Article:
Nora Volkow: Two paths to the future  pg. 5

The living brain

“She was a great reader of all kinds of books,” her father recalls. At the same time, “Nora always was a very warm and sweet person. She always showed a great love and passion for animals.”

Volkov is not in the least surprised at the meteoric rise of his middle daughter’s career. “Nora has a very basic principle,” he says. “She always had a very, very great respect for the truth.”

Fluent in four languages (including French and German), Volkow received her undergraduate and medical school training at the National Autonomous University of Mexico in Mexico City, where she was recognized as the best student of her undergraduate and medical school classes.

In 1981, after receiving her medical degree, she read an article in Scientific American about a new imaging technology called positron emission tomography (PET). She was mesmerized by the splotchy, brilliantly colored images of the living brain. In an instant, the direction of her life changed.

Instead of the applying for postgraduate study at the Massachusetts Institute of Technology, Volkow opted for residency training in psychiatry at New York University and the chance to work—in a collaborative research program—with the PET pioneers at Brookhaven, a Department of Energy-operated laboratory near the far end of Long Island.

Five years earlier, a Brookhaven team led by Fowler and Alfred P. Wolf, Ph.D., had produced a radiotracer for glucose, the brain’s primary fuel. Colleagues at the University of Pennsylvania used it to create the first images of the living human brain. The intensity of the color on the PET scan reflected the concentration of 18F-fluorodeoxyglucose (FDG), and thus where the brain was active.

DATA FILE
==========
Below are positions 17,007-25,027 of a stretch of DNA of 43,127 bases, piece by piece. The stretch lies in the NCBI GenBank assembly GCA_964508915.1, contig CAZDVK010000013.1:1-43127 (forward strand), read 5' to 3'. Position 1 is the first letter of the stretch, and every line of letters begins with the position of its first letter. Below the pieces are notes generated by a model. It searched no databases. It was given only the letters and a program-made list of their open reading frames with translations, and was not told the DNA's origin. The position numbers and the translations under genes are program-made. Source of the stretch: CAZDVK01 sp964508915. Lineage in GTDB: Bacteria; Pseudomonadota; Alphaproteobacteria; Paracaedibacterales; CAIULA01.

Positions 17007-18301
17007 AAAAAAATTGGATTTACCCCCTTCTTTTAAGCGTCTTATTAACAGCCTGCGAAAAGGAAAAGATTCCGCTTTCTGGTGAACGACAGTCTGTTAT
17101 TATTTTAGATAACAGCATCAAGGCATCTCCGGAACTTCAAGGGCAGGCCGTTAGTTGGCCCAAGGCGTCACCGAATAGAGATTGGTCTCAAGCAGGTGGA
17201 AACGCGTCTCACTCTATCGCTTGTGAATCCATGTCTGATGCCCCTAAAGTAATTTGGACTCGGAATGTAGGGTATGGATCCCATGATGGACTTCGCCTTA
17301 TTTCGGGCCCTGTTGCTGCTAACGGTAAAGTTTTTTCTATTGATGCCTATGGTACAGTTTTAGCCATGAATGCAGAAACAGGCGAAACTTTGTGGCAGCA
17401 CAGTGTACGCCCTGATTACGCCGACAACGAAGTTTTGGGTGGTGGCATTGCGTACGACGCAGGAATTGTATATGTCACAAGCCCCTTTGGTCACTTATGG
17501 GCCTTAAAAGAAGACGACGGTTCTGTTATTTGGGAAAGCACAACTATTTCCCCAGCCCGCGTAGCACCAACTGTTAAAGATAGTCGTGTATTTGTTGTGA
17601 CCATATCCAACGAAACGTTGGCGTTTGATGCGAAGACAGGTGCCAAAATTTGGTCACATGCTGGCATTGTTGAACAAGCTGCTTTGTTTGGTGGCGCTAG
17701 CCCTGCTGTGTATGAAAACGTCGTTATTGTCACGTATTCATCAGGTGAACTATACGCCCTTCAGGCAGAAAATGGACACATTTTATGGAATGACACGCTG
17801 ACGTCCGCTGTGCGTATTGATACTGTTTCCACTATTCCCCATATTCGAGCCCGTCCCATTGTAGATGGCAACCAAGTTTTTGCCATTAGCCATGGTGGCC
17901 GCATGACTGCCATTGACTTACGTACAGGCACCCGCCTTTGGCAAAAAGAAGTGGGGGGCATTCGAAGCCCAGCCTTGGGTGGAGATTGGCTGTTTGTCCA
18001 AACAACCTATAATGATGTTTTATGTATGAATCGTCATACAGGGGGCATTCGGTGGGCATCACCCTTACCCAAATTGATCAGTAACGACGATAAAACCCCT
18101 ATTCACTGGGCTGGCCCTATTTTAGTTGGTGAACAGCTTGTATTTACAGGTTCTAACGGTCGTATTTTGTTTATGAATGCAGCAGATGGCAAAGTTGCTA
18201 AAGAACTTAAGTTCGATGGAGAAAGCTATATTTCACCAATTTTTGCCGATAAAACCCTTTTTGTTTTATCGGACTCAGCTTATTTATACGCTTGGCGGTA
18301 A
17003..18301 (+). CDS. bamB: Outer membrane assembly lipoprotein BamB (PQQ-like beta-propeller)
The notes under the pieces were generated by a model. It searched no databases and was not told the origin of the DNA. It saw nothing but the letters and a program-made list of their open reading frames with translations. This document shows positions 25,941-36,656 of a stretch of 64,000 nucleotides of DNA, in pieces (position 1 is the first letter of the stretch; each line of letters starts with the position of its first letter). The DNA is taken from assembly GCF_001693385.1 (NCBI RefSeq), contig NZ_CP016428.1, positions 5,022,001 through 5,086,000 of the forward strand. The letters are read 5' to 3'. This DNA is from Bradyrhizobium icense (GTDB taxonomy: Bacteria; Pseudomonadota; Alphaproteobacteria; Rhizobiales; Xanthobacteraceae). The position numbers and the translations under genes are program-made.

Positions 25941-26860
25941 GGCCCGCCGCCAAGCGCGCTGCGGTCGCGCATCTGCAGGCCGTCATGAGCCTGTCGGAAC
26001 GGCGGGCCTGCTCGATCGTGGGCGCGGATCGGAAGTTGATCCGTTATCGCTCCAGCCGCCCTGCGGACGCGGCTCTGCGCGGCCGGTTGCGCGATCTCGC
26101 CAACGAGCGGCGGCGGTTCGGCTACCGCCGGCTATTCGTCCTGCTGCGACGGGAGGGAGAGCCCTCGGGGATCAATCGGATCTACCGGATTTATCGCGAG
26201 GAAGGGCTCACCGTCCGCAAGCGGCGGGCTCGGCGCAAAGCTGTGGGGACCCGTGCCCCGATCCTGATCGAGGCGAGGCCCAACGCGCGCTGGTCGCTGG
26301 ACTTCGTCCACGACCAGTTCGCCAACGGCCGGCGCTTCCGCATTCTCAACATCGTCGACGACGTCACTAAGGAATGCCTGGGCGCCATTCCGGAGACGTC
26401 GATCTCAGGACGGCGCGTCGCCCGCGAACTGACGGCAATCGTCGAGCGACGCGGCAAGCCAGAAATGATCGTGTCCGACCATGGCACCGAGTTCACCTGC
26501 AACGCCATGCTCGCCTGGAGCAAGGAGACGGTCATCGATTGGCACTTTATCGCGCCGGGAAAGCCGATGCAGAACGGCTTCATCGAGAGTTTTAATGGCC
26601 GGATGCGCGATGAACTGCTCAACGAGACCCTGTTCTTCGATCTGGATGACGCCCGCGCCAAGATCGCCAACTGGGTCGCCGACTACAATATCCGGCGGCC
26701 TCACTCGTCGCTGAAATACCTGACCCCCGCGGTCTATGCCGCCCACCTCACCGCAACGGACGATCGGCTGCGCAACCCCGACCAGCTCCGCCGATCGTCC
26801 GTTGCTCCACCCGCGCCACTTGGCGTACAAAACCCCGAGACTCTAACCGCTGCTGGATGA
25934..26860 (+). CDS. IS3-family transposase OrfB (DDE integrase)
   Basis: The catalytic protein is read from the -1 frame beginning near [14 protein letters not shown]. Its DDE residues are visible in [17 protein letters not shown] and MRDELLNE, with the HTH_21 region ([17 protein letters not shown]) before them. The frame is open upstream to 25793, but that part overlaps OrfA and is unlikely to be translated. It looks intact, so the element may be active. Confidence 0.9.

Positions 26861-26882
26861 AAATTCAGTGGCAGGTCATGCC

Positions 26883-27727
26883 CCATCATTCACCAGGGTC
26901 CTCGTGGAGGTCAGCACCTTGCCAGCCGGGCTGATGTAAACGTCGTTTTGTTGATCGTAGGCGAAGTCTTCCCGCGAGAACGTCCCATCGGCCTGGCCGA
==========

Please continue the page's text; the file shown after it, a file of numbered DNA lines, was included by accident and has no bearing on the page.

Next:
By the early 1980s, the Brookhaven team—bolstered by an energetic psychiatry resident—was using PET to study the brains of people with schizophrenia. Their images revealed decreased brain activity in the frontal cortex of patients who had been taking anti-psychotic drugs like Thorazine for long periods of time. “The greater the decrease in brain activity, the greater the ‘poverty of thinking,’” Volkow says.

Anti-psychotic drugs like Thorazine were known to block the receptors for dopamine, a neurotransmitter that conveys signals between the frontal cortex and other parts of the brain. The frontal cortex, in turn, is involved in a host of cognitive and “executive” functions, from language and memory to impulse control and the ability to solve problems.

While the researchers were unable to determine how much of the withdrawal and blunting of emotions observed in the patients was due to the drugs, and how much to their disease, the study was one of the first to open up the frontal cortex through the window of PET.

After completing her residency in 1984, Volkow moved to the University of Texas in Houston to continue her research at a PET research center founded by cardiologist K. Lance Gould, M.D. Here her path turned again.

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